One for All, but Not All for One: Social Behavior during Bacterial Diseases

Kimberly Davis, Ralph R. Isberg

Research output: Contribution to journalArticle


It has been known for decades that individual cells within pathogenic bacterial populations have reduced antibiotic susceptibility, which is linked to decreased metabolic rates. A similar phenomenon occurs with virulence-associated proteins, as reduced expression is associated with increased fitness of individual cells. Non-producers within the population can benefit from the virulence proteins produced by others in the population without suffering a fitness cost, thus maintaining a genetically uniform population. Cooperative behavior has been reported for Salmonella and Yersinia, consistent with selection of social behavior to retain genes associated with pathogenesis; however, cooperation was unclear within Mycobacterium populations. This review focuses on these recent descriptions of cooperation, discusses the mechanisms driving heterogeneity, and evaluates the evidence that expression of virulence-associated proteins comes at a fitness cost.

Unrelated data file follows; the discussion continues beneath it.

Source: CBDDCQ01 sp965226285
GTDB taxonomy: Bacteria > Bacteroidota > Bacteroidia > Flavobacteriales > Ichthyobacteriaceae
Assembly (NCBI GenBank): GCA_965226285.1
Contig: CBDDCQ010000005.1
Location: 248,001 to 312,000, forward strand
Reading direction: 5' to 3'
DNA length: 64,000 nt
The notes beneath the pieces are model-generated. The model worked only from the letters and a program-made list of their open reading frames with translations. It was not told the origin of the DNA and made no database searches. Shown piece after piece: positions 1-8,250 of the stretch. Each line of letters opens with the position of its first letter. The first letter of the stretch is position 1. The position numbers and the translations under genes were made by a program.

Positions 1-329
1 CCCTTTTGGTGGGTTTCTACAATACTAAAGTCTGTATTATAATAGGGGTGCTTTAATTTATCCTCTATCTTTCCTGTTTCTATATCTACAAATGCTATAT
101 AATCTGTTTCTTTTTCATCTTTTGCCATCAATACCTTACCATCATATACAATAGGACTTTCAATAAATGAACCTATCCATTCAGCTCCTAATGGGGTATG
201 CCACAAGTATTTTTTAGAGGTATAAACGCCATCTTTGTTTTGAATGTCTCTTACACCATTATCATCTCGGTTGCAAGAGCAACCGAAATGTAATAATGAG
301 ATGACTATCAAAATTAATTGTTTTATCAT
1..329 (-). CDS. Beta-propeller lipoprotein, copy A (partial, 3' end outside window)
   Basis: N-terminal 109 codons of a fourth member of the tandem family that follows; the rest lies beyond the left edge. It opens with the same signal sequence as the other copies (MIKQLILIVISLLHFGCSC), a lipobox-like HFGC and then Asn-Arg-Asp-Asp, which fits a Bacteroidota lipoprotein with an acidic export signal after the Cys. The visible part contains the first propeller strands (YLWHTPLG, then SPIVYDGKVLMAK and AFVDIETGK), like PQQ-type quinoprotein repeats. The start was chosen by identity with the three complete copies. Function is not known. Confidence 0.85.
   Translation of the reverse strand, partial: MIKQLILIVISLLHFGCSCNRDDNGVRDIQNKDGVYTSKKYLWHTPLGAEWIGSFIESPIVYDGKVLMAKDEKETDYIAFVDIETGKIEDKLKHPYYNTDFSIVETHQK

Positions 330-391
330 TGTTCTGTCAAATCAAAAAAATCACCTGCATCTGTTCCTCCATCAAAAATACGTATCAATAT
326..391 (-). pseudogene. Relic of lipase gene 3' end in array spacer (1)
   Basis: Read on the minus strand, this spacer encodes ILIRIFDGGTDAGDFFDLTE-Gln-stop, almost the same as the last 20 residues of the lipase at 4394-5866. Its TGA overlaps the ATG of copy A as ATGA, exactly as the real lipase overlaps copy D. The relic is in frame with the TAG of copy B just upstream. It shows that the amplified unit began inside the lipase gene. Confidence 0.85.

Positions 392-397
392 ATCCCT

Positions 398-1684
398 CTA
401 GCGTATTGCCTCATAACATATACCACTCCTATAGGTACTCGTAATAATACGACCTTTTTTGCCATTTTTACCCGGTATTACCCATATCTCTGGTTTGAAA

Original languageEnglish (US)
JournalTrends in Microbiology
StateAccepted/In press - Jan 1 2018


  • extracellular pathogens
  • social behavior
  • spatial regulation
  • stress reponse

ASJC Scopus subject areas

  • Microbiology
  • Microbiology (medical)
  • Infectious Diseases
  • Virology

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